The wall won’t help

Editor:

Government wall-building has a bad history. Back in the 1930s, France built the Maginot Line along its northern border to prevent a German invasion. The Germans simply marched around the end of it.

Farther back, Roman Empire soldiers built Hadrian’s Wall across Britain near what is now the English-Scottish border. After 25 years, it was abandoned and has spent the last two millennia fencing sheep.

Well, what about the Great Wall that’s rambled across northern China for 2,000 years? The huge structure you see in photos, finished about 1644, runs more than 5,000 miles, even more grandiose than the proposed U.S.-Mexico border wall. Problem was, by then, the wall had long since failed its purpose — preventing Mongol invasions.

Our proposed “Great Wall of Pointlessness” seems designed to solve a non-problem. It wouldn’t keep out drug dealers and other criminals. Those guys don’t mess up their pointy, patent-leather shoes by trudging across miles of dangerous desert. They fly, sail, tunnel or come through legal entry points. In fact, most immigrants from Central America and Mexico arrived through legal entry ports, then overstayed their visas.

In 2016, illegal crossings outside of authorized entry ports had fallen by 90 percent since 2000, according to the Office of Immigration Statistics.

But just for argument’s sake, suppose the wall could keep out immigrants. How would that affect the United States? The Brookings Institute calculated the net pluses and minuses (brookings.edu/essay/the-wall-the-real-costs-of-a-barrier-between-the-united-states-and-mexico).

Their conclusion? Eliminating immigrants would significantly damage the U.S. economy through lower sales, less tax revenue and higher prices.

According to the Department of Homeland Security, the proposed wall would cost about $22 billion, not including maintenance, property acquisition or staffing. (Having spent years around construction, I suspect cost overruns will push the price to twice that amount at least.)

Actual construction of the wall would require wholesale seizures of private property along the border. (What happened to the right-wing defense of property rights?)

Our taxes would be paying those billions. Mexico is not, will not, never was going to pay for this nonsense. Anyone who says Mexico will pay is lying to you.

Laura F. Sanchez

Los Lunas

EMTs need better training

Editor:

Recently, there was an incident in Bosque, where a small child was attacked by dogs in front of my house.

My daughter ran them off and brought her inside. Naturally, she’s hysterical, screaming and in pain. She had deep bites with moderate bleeding on her upper arms, but not another mark anywhere else.

Her terrified mom called the ambulance. I’m a registered nurse, so while we were waiting for the ambulance, I cleaned and dressed her wounds and they were ready for sutures with only minimal oozing of blood by the arrival of the ambulance. It could have been handled at urgent care.

Of course, the poor, terrified little child is still screaming, which caused her oxygen level to go down and some disorientation. Oxygen was needed — that’s it. Her blood pressure became elevated because of fear and pain. Any EMT should be able to handle that and if ambulance companies don’t have better trained EMTs, maybe they should close their doors.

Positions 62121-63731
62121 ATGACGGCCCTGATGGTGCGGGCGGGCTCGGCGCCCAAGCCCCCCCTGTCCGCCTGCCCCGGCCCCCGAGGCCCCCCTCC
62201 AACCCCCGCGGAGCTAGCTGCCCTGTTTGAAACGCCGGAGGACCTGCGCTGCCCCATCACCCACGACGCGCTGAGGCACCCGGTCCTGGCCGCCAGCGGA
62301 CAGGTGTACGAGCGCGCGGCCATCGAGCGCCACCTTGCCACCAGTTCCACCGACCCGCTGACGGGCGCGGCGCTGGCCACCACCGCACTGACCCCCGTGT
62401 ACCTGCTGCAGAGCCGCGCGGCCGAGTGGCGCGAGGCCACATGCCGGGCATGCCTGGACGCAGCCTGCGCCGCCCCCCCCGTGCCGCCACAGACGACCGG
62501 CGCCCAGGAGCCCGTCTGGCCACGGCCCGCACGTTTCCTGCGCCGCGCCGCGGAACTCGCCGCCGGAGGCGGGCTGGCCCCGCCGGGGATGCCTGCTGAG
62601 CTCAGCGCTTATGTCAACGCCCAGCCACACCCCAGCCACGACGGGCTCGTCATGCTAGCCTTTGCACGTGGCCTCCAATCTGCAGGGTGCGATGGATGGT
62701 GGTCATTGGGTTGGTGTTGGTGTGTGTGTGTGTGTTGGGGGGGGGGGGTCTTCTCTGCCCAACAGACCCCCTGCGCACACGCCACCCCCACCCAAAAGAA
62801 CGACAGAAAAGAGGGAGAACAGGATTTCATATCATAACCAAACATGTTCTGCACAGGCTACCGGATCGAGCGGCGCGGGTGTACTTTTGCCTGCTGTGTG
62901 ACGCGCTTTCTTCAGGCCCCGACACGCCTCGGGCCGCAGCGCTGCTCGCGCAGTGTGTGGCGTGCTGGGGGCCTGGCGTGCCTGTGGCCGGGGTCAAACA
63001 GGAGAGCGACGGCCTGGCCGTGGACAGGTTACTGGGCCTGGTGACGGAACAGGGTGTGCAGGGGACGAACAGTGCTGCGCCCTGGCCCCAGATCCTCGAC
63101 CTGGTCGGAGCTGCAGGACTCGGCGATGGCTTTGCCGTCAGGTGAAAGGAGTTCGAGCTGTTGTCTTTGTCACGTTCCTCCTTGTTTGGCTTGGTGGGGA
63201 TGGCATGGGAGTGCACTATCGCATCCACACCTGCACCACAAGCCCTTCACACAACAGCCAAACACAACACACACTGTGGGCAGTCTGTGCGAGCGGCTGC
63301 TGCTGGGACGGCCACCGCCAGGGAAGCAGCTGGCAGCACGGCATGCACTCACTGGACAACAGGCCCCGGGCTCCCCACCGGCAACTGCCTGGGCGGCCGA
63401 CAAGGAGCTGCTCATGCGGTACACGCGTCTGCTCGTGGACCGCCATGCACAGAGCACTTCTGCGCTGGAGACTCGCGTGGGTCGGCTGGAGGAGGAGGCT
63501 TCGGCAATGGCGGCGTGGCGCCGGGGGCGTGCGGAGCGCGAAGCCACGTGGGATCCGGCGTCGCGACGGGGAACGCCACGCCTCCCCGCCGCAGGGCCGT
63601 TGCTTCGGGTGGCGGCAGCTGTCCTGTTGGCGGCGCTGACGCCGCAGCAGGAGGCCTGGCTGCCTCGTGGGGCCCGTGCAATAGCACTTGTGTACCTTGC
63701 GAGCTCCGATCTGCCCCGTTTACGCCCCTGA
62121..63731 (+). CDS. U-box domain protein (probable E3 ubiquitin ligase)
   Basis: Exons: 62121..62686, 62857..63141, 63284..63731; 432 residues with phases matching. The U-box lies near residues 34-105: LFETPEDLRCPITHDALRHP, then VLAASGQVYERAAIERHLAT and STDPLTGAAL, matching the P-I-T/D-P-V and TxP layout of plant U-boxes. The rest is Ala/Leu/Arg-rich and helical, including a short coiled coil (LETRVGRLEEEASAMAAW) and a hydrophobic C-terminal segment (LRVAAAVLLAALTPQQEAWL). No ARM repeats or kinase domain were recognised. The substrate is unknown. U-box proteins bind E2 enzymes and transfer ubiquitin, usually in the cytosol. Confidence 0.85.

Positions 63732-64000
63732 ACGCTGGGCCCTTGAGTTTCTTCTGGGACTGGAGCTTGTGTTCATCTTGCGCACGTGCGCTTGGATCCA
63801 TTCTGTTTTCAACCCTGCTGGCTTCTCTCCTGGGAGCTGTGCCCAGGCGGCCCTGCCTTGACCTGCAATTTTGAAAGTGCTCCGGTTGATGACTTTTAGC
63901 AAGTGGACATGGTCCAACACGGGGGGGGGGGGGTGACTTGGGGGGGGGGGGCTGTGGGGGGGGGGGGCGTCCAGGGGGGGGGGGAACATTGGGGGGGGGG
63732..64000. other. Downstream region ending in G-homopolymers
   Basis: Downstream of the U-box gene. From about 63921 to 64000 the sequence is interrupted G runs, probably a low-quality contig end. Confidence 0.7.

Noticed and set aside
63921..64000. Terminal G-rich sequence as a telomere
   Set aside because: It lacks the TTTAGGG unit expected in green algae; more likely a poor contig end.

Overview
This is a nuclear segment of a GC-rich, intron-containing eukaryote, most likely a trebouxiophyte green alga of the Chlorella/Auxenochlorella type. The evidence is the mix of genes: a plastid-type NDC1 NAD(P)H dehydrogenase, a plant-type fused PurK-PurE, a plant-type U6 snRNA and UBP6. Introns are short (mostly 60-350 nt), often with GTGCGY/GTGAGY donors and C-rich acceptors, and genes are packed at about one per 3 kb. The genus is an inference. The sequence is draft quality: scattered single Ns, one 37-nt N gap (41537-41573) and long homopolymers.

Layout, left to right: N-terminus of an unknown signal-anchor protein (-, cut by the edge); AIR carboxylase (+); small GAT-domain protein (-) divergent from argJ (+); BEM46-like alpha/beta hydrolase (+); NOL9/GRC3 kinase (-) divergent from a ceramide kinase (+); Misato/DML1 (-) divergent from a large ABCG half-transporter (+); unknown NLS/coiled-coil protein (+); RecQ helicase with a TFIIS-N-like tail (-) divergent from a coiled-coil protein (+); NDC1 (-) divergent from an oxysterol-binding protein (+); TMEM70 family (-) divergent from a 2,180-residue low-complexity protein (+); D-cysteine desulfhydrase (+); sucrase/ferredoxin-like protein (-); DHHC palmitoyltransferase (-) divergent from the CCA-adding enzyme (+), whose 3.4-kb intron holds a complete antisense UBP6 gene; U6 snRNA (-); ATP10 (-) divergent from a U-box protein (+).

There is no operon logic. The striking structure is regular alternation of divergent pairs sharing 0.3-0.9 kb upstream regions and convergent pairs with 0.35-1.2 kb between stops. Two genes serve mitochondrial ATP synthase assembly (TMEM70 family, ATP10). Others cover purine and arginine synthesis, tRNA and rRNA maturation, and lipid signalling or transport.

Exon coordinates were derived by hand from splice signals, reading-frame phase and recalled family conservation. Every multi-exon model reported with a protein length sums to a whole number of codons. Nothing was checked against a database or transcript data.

Rather than reassuring the parents, they let them think it was life-threatening and flight-for-life was called. They could have had her to Albuquerque by the time the helicopter arrived.

The child received sutures and I saw her at the store the next day. I heard it cost about one quarter of a million dollars.

Question: Why is health insurance so high?

Pamela Sky

Bosque

No need for tax credit

Editor:

After looking through the pre-filed bills coming up in the 2019 Legislature, one in particular drew my attention. It’s HB 185 (Creating the Electric Vehicle Income Tax Credit and the Electric Vehicle Charging Unit Income Tax Credit), introduced by Democrat Jim Trujillo from Santa Fe.

This same bill, or similar, has run the gambit through the Legislature for about the past seven years and has always been defeated.

According to the American Clean Energy and Security Act of 2009 (Obama administration), buyers of electric cars can already receive up to $7,500 worth of federal tax incentives (your tax dollars). But now, the creator of HB 185 proposes that New Mexicans pony up another $2,500 to $3,500, depending on the car purchaser’s income.

In other words, at the federal level, taxpayers are already paying $7,500 per car to subsidize the purchase of an electric car by relatively wealthy elite car buyers.

The creator of HB 185 has the audacity to ask New Mexicans to add another $2,500-$3,500 out of your pockets to help out people of affluence for a total of $10,000 to $11,000 per car. And if the owner of the electric car decides to install a charging station for his/her car at his home, he/she can apply for another $300 of taxpayer’s money.

When is the last time anybody ever paid you a pot-load of money when you bought a car? This is more federal and state level spending, and a stick-it-to-the-taxpayers attitude from the green leftist faction.

What makes these particular car buyers think they’re so special that they have to have special legislation from the government and squeeze the poor taxpayers for money?

The reason this bill has been defeated many times before is because of a few reasonable-minded people in the Legislature. But now, with a full Democrat Legislature and governor, you can expect to be helping out the wealthy electric car buyers with your tax money.

If people want to buy an electric car, that’s great, but our legislators should not expect the taxpayers of this state to help pay for it.

Donna Crawford

Los Lunas

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